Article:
2007 Comet Holmes continues to be an impressive sight to the unaided eye. The comet has diminished in brightness only slightly, and now clearly appears to have a larger angular extent than stars and planets. Astrophotographers have also noted a distinctly green appearance to the comet's coma over the past week. Pictured above over Spain in three digitally combined exposures, Comet 17P/Holmes now clearly sports a tail. The blue ion tail is created by the solar wind impacting ions in the coma of Comet Holmes and pushing them away from the Sun. Comet Holmes underwent an unexpected and dramatic increase in brightness starting only two weeks ago. The detail visible in Comet Holmes' tail indicates that the explosion of dust and gas that created this dramatic brightness increase is in an ongoing and complex event. Comet Holmes will move only slightly on the sky over during the next month.

2006 Galaxies don't normally look like this. NGC 6745 actually shows the results of two galaxies that have been colliding for only hundreds of millions of years. Just off the above photograph to the lower right is the smaller galaxy, moving away. The larger galaxy, pictured above, used to be a spiral galaxy but now is damaged and appears peculiar. Gravity has distorted the shapes of the galaxies. Although it is likely that no stars in the two galaxies directly collided, the gas, dust, and ambient magnetic fields do interact directly. In fact, a knot of gas pulled off the larger galaxy on the lower right has now begun to form stars. NGC 6745 spans about 80 thousand light-years across and is located about 200 million light-years away.

2005 From the ground, spectacular auroras seem to dance high above. But the International Space Station (ISS) orbits at nearly the same height as many auroras, sometimes passing over them, and sometimes right through them. Still, the auroral electron and proton streams pose no direct danger to the ISS. In 2003, ISS Science Officer Don Pettit captured the green aurora, pictured above in a digitally sharpened image. From orbit, Pettit reported that changing auroras appeared to crawl around like giant green amoebas. Over 300 kilometers below, the Manicouagan Impact Crater can be seen in northern Canada, planet Earth.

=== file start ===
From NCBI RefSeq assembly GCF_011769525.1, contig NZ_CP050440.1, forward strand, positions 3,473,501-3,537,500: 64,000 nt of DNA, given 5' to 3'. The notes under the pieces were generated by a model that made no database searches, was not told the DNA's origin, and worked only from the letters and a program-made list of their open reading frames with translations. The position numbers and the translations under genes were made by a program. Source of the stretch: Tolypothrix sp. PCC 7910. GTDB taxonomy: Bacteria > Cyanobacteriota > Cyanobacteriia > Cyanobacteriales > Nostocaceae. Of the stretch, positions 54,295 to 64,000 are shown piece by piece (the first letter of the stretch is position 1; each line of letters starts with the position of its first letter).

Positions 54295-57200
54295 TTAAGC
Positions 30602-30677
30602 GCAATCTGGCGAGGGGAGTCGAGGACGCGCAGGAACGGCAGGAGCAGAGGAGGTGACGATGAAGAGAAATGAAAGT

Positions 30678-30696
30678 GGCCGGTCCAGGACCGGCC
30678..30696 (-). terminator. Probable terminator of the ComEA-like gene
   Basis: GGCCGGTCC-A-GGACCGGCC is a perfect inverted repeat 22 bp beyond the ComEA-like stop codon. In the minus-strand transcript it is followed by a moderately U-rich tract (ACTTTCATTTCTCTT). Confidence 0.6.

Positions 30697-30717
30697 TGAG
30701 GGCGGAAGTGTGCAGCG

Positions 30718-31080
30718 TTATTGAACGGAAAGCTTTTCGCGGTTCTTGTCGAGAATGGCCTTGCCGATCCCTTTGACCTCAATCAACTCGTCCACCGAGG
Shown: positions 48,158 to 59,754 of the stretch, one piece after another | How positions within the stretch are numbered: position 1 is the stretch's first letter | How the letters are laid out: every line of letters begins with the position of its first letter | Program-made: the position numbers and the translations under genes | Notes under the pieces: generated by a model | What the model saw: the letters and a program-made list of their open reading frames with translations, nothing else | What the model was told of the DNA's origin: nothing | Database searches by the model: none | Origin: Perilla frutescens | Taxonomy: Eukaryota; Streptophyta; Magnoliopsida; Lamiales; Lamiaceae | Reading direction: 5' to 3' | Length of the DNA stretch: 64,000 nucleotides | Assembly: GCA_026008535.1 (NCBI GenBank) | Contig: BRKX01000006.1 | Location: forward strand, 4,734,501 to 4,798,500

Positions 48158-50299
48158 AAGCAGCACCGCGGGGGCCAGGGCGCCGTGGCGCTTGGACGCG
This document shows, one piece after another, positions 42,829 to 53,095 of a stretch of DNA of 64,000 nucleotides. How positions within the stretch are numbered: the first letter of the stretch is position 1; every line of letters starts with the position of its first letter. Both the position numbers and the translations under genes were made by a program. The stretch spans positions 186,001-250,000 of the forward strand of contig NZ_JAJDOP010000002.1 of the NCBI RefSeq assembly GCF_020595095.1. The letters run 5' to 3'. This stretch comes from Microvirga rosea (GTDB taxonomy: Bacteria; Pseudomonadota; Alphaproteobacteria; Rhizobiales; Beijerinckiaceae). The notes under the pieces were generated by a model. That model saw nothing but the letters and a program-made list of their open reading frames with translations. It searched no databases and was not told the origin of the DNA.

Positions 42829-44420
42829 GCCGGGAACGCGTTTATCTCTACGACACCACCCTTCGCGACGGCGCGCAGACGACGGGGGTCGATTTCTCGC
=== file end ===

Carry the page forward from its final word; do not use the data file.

2004 Gamma rays are the most energetic form of light. With up to a billion times the energy of ordinary "medical" x-rays, they easily penetrate telescope lenses and mirrors, making it very difficult to create gamma-ray images of cosmic sources. Still, an array of large telescopes designed to detect gamma-ray induced atmospheric flashes - the HESS (High Energy Stereoscopic System) experiment - has produced this historic, resolved image of a supernova remnant at extreme gamma-ray energies. Astronomers note that the premier gamma-ray view of the expanding stellar debris cloud is clearly similar to x-ray images of the remnant and convincingly supports the idea that these sites of powerful shock waves are also sources of cosmic rays within our galaxy. The gamma-ray intensity is color-coded in the picture, shown with dark contour lines that trace levels of x-ray emission from the object. At an estimated distance of 3,000 light-years, the supernova remnant measures about 50 light-years across and lies near the galactic plane.